Review: Adaptation of Joan Didion novel fails to deliver

By Mark Kennedy | Associated Press

Not too deep into the Netflix film “The Last Thing He Wanted,” the spunky heroine is given a warning: “Buckle up. It’s gonna be bananas.” It’s advice that checks out. It’s definitely bananas, but not in a pleasant way.

Dee Rees has stumbled badly with her adaptation of Joan Didion’s novel of the same name, creating a messy, disorientating and meandering film. It’s the last thing we wanted.

Partly the problem is due to its framing. The book employs a nameless narrator, a writer who has only a peripheral knowledge of the people and events around which the story revolves. The movie uses chunks of Didion’s prose but keeps the detachment, somehow doubling the alienation by the time it gets onto film, making it a bloodless moral thriller.

Rees, who helmed “Mudbound” to acclaim, directs and co-writes the screenplay with Marco Villalobos and they clearly admire the novel. That leads to pointless scenes, too many minor characters and a lack of precision. For a thriller, there’s also an alarming lack of thrills. So often this films feels like a balloon repeatedly blown up and then just as soon deflated.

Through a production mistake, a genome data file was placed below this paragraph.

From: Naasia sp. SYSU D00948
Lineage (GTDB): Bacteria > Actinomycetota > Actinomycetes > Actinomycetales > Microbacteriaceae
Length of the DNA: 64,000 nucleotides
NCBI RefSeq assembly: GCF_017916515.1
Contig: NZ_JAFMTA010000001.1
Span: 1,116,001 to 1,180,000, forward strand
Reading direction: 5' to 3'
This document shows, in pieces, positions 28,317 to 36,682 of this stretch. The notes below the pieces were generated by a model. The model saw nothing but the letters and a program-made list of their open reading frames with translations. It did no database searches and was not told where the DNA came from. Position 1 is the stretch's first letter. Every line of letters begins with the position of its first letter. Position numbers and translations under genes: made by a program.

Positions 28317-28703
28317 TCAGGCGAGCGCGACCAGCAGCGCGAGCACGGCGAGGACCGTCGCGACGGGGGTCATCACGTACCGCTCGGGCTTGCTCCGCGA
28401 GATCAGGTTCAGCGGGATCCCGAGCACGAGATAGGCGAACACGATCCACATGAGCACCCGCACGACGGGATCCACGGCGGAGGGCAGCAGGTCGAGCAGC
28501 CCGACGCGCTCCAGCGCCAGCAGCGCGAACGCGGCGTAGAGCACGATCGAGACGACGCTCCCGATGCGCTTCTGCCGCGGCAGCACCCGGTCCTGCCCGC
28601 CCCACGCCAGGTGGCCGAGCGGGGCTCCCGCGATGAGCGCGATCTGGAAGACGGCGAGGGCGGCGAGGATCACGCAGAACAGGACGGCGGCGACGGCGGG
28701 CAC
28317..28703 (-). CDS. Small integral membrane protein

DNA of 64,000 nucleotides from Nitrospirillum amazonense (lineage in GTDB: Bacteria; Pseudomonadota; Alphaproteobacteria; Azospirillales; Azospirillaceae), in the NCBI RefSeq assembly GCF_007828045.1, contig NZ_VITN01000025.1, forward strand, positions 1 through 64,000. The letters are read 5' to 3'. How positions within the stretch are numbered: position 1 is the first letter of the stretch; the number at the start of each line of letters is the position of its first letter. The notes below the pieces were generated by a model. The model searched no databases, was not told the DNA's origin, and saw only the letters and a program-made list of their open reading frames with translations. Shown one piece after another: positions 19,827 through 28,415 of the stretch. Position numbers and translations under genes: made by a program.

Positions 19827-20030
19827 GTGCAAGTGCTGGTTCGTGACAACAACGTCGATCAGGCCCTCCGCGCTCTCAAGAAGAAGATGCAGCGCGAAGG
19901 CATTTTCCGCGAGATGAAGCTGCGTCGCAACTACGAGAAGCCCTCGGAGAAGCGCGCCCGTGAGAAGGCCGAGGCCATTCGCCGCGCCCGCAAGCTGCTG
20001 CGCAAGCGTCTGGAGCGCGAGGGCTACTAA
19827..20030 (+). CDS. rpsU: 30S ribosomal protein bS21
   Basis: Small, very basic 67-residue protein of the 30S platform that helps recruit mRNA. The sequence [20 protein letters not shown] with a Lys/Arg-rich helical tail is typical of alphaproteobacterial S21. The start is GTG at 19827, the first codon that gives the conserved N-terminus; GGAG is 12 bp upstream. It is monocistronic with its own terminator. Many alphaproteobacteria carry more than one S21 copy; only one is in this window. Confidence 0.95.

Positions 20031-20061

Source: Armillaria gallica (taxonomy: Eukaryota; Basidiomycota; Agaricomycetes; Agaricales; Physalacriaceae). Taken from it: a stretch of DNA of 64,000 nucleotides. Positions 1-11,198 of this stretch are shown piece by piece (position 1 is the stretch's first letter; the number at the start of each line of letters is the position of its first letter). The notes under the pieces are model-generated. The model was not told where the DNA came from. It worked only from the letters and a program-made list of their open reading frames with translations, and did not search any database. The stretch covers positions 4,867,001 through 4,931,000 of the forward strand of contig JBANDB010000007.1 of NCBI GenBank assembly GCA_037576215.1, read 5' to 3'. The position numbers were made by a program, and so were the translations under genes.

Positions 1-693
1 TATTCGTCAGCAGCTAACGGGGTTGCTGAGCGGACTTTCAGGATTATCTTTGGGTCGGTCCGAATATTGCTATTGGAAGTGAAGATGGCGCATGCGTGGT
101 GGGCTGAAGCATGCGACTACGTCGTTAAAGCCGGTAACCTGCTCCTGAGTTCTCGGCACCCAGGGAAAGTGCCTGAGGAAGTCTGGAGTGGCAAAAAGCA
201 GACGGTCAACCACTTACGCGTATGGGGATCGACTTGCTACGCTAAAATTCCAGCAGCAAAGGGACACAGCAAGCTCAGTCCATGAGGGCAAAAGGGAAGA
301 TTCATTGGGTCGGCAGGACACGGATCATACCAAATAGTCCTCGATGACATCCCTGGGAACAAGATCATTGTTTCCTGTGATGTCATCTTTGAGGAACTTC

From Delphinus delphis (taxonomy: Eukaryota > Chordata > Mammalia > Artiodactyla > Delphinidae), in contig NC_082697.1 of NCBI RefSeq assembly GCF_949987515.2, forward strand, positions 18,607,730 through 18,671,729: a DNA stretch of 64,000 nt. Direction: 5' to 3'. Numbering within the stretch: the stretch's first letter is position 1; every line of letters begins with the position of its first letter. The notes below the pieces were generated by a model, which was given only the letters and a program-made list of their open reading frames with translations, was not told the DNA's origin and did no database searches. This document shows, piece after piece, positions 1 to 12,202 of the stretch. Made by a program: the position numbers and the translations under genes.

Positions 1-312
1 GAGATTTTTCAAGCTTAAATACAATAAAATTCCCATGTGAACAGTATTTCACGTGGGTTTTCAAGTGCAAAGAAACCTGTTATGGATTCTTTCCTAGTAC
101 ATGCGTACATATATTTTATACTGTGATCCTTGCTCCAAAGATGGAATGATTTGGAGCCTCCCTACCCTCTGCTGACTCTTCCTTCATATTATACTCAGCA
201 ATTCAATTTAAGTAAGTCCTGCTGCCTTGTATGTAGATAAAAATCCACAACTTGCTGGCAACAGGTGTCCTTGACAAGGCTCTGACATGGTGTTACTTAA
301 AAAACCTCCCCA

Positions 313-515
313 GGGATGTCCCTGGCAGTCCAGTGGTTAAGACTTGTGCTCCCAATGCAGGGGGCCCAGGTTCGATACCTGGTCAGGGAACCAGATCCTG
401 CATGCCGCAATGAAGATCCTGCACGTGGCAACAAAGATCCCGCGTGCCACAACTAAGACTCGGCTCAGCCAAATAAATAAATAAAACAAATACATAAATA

Viewers might need to do some homework beforehand and get familiar with Nicaragua in the 1980s. Knowing who the Sandinistas and Contras are is crucial. Being patient with lots of cryptic geopolitical conversations is also a plus. This isn’t based on a true story, but then we oddly get a portrayal of former Secretary of State George P. Shultz. (Look away, Shultz fans. It isn’t pretty.)

The movie stars Anne Hathaway as the middle-aged woman at the heart of the book. Like many of Didion’s heroines, Hathaway’s Elena McMahon has walked out of her life. Actually she does it twice. We meet her as a hard-nosed journalist who has already fled a cossetted existence and wealthy husband. Then we see her flee that high-flying career in order to aid her ailing dad.

Dad (Willem Dafoe, terrific) is a curmudgeonly arms dealer who has manged to arrange one last exchange which will net him $1 million, a lot in the mid-80s. But his memory is failing and he gets confused so he asks his daughter to fill in for him. So that’s how we get Elena in a cocktail dress standing on a remote airstrip in Nicaragua with cases of guns, bullets and land mines.

Somehow the irony of this situation isn’t fully explored.

Source:: East Bay – Entertainment


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